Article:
In response to the Ministry of Interior’s refusal to grant information, we filed a grievance with the Board of Information, the governmental-appointed institution headed by the Council and Minister of Culture. The complaint was made within the specified legal period.
However, the board decided by a majority of its members — 8 representing the government, including the Secretary General of the Ministry of Interior — that the required data was “confidential and classified within the data which prevents the disclosure.” So, the Council decided to reject the requested material.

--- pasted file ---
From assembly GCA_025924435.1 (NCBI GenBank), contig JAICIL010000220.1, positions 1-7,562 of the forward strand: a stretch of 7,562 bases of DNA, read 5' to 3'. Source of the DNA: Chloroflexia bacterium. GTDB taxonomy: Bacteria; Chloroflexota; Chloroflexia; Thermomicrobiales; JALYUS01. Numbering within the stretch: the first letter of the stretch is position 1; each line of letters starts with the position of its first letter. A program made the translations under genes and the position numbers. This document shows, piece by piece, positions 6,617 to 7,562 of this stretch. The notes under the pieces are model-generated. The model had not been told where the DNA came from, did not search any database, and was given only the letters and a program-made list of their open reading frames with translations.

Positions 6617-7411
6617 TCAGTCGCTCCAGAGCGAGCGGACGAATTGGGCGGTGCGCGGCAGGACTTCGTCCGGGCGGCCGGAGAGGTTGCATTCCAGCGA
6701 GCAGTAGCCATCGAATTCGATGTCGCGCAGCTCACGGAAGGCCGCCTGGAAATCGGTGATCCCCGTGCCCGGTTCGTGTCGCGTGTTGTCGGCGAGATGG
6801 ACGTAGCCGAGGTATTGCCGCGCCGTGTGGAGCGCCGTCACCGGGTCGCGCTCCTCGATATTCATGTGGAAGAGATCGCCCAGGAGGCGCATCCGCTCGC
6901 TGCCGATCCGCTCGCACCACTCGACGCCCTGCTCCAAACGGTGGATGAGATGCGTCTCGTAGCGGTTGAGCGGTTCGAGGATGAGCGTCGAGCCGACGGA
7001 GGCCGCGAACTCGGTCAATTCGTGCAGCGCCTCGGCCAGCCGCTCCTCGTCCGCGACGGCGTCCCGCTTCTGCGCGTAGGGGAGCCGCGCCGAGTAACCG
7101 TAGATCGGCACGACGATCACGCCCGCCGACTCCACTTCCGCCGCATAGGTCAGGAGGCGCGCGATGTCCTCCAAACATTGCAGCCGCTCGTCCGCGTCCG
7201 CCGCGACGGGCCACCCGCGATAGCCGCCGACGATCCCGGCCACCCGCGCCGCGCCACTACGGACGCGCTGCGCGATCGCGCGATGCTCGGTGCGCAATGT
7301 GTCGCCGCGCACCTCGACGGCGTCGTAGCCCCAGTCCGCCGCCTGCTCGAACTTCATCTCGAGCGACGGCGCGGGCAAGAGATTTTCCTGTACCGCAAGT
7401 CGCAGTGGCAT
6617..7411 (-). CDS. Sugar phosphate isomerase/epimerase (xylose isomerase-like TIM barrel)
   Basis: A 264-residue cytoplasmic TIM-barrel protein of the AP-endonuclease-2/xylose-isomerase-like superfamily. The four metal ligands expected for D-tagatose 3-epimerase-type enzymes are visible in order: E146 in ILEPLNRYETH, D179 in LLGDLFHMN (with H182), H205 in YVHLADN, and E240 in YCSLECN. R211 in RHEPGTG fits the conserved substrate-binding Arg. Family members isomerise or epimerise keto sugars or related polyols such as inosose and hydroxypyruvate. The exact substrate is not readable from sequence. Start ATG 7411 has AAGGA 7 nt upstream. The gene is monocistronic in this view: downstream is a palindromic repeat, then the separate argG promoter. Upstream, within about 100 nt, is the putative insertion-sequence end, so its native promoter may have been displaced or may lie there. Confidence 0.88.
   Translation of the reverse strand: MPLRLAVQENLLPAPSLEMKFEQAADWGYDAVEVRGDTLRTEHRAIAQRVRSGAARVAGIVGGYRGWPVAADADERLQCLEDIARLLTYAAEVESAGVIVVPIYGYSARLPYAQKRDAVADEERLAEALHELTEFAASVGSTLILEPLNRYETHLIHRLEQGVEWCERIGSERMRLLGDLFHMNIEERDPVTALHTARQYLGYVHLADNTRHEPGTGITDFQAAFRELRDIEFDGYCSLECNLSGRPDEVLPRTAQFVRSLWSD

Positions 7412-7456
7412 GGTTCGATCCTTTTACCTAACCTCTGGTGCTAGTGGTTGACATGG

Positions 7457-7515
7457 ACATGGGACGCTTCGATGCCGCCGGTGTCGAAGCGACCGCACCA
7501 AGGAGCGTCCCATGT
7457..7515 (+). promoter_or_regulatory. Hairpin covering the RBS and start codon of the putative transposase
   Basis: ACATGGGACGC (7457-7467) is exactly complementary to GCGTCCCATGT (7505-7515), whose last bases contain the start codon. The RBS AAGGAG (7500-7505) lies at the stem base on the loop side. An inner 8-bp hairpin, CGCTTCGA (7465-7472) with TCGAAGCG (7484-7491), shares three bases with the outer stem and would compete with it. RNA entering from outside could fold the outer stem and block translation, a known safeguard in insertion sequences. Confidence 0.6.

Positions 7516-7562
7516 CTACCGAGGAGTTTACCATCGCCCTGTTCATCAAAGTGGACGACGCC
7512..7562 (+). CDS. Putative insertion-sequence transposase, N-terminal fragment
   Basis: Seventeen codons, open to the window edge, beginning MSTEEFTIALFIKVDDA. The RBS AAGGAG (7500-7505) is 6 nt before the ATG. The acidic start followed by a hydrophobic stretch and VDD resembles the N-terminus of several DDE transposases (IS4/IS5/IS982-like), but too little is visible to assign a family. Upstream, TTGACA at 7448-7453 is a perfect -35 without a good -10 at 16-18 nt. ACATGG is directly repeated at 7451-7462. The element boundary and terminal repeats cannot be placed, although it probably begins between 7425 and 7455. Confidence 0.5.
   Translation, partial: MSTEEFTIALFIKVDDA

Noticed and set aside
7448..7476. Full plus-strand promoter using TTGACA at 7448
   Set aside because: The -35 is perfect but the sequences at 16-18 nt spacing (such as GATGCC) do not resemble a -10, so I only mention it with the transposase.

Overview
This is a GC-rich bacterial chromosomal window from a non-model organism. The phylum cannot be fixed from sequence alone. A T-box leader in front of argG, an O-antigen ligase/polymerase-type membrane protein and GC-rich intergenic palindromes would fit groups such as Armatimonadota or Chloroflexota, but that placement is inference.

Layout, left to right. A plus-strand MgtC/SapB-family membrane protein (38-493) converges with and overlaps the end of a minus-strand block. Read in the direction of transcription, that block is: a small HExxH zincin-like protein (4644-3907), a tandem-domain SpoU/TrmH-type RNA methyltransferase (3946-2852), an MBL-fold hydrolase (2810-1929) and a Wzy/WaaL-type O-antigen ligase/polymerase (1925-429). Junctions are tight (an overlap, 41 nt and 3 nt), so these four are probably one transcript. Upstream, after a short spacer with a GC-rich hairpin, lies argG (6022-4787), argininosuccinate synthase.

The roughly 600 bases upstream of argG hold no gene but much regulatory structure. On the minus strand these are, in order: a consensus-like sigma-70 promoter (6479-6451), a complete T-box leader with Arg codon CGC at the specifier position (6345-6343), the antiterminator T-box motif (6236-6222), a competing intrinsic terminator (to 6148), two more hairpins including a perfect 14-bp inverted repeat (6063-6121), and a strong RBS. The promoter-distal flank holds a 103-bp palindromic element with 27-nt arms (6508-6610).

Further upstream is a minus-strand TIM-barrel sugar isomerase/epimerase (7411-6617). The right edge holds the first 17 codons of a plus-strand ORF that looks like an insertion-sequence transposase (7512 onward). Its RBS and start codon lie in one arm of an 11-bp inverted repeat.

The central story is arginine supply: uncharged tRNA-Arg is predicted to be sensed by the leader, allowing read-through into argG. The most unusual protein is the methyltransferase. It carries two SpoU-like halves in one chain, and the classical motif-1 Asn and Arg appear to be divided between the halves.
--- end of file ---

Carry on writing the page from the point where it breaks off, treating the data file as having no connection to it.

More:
On the sidelines of his press conference held on May 11, 2015 to announce the development plan Jordan 2025, both reporters publicly informed Prime Minister Abdullah al-Nsour of their investigation into the 10 cases of refugees expelled by the Jordanian authorities.
Prime Minister al-Nsour rushed to deny that Jordan may be involved in the deportation of Syrian refugees.
At the same conference, Al-Nsour got back to the allegations that Jordan had expelled 10 refugees because they had entered Jordanian territory through ways that were not officially coordinated. He said: “There are more than 1.4 million refugees and you ask about 10”.
“These are our brothers and our families, and it is a grave mistake to hurt them or antagonize them. God forbids, this as incompatible with religion, ethics, Arabism, nationalism, and our interests,” said al-Nsour.